Should I Install a Whole House Generator?
Thinking about installing a whole house generator in your home on the Texas Gulf Coast? Good call. The Gulf Coast, including Houston, is prone to hurricanes, flooding and power outages. And after Hurricane Harvey in 2017 and Winter Storm Uri in February 2021, interest in natural gas standby generators is growing.
Here’s what you need to know about installing a whole house generator in Houston or elsewhere in Texas.
How Does a Whole House Generator Work?
A whole house generator is a natural gas powered system that generates power for your home. It takes the place of electricity from the grid when there’s a power outage.
There are two parts to the system: the generator and the automatic transfer switch (ATS).
The generator itself is the workhorse. But the ATS is what will start your standby generator automatically when it senses a power outage. Once the generator is operating at full speed, the ATS will cut your home off from the power grid and connect your home fully to the generator. That protects you and the grid from power surges or overloaded circuits.
Because the whole home generator has a continuous natural gas supply, you don’t have to worry about purchasing and storing gasoline. And since it’s attached to your main electrical system, you don’t have to run extension cords, like you do for a portable generator.
Cost is usually the biggest factor when deciding whether to go with a portable generator vs. standby whole home generator.
How Much Does a Standby Generator Cost?
According to Centerpoint Energy, the electric and gas utility company in Houston, a standby generator for a 2,000 square-foot home usually requires a 16-18 kW generator, which costs approximately $8,500 to $12,000 installed. That includes running 6 feet of both electric and gas lines, permits and licensing.
The size of your whole house generator depends on the size of your home and the number of electric devices you want it to run. But not only will it give you peace of mind as we enter hurricane season. It may also increase the value of your home. You’ll have to decide if a whole home generator is worth it for you personally. Here’s how to decide if it’s worth it.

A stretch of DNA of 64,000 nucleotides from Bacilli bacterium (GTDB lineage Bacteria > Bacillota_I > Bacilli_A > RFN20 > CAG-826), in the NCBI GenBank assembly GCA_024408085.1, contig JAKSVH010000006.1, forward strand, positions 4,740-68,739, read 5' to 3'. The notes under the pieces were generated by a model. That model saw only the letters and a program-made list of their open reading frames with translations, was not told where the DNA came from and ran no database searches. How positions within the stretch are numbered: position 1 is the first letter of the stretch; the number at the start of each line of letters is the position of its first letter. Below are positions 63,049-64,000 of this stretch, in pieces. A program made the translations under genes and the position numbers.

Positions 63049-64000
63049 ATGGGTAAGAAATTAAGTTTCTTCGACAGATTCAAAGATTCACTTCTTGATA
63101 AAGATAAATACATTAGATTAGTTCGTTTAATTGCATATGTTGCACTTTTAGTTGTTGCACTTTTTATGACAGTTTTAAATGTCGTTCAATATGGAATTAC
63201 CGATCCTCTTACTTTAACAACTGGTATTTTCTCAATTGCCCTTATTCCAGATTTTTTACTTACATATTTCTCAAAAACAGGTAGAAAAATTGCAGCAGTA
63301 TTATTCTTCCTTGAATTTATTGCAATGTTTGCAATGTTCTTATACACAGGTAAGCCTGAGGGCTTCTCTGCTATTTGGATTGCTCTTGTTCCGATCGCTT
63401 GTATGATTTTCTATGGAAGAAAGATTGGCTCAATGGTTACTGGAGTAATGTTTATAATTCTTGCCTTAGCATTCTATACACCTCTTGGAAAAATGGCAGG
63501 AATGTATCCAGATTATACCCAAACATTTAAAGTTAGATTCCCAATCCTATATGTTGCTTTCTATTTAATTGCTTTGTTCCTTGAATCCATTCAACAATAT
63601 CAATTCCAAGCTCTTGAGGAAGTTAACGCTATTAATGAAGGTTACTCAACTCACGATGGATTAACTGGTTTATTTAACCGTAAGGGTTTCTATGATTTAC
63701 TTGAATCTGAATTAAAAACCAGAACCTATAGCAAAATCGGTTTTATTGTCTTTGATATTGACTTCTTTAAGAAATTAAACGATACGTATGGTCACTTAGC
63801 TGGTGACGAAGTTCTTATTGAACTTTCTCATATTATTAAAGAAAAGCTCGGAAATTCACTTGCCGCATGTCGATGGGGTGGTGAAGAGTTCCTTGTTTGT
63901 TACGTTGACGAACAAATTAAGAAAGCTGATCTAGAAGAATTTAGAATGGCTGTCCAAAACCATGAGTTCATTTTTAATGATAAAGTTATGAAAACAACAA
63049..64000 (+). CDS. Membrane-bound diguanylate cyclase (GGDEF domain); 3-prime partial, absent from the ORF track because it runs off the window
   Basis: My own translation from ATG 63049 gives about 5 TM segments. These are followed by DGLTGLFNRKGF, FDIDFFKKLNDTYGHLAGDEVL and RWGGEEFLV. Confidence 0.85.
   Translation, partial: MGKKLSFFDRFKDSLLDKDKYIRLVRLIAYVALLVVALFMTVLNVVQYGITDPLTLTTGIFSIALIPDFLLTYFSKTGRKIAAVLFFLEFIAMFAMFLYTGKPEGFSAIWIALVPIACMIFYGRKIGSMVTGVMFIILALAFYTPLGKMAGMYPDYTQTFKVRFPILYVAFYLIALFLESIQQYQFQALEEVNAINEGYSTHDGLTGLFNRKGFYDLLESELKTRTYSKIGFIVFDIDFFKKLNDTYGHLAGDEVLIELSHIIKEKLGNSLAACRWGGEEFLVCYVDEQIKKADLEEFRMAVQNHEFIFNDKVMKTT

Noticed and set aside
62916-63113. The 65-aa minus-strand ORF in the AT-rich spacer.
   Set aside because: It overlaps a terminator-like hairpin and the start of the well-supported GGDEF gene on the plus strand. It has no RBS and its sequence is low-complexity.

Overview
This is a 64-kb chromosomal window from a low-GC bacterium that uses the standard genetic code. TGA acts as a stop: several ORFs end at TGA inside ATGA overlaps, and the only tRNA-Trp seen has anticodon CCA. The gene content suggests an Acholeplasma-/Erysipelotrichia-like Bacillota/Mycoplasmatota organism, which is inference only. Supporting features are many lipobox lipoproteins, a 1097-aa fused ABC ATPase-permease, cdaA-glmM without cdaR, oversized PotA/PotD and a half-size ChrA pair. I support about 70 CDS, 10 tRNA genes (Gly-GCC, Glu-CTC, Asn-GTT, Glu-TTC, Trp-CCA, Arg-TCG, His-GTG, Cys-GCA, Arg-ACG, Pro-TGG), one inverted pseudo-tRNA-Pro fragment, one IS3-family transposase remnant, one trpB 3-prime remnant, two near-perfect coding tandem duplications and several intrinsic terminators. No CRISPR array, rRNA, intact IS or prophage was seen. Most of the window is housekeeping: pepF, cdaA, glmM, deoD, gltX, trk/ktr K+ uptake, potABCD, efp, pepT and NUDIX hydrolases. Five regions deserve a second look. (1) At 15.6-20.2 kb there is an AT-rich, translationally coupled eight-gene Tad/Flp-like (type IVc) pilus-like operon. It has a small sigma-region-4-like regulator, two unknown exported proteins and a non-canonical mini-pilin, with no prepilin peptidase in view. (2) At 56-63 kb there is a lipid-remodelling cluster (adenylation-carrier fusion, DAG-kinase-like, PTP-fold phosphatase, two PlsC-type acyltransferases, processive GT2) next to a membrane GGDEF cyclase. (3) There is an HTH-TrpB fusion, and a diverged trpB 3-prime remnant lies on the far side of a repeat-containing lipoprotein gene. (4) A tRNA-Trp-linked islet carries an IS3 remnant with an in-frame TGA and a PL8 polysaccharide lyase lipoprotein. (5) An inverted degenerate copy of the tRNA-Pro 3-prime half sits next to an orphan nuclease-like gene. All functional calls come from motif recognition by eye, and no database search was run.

Is a Whole Home Generator Worth It?
Whether a whole home generator is worth it depends on where you live, risk factors, lifestyle and cost.
First up, risk factors and where you live. The Texas Gulf Coast is prone to hurricanes and hurricane prep is an important part of home ownership here. When a hurricane hits, power could be quickly restored. Or it could take days or even weeks.
Next up, lifestyle. Are you able and willing to stay in a home without electricity for several days waiting for power restoration? What might start as an interesting adventure (Yeah! Camping at home!) becomes a major inconvenience in 90 degree heat or 30 degree cold.
Then, look at the upfront cost and possible financing. Is this something you can budget for, without causing a financial hardship? Most generator resellers offer affordable financing.
Lastly, some people evaluate home improvements like a standby generator based solely on their monetary payback. Does installing a standby backup generator increase your home value?
Remodeling Magazine publishes an annual study showing the return on home improvement investments. Their cost versus value (CvV) rating on a back-up generator is around 60%. Meaning, if you spend $10,000 on a generator, you’ll get back a $6,000 increase in the value of your home. On the Texas Gulf Coast, a whole house generator is a big selling point.
What Size Standby Generator Do I Need for My Home?
The size of standby generator you need for your home depends on what you want to run while the power is out.
The official name for this is a load analysis. A professional load analysis is typically part of the purchase process when you work with an installer. But here are some tips to estimate the size of generator you need, if you’re at the beginning of shopping for a home generator. That will get you started on pricing out the cost of a standby generator.
Time needed: 1 hour.
How to estimate the size of standby generator you need for your home.
- Make a list of the electric devices in your home and their wattage. Here are examples of what needs to be on your list:
Garage door opener
Electric stove top and oven
Below is an example of a wattage tag that you’ll find on most, if not all, appliances in your home. To convert watts (W) to kilowatts (kW), divide by 1000. For example, a device that uses 2000W is 2kW. READ MORE here
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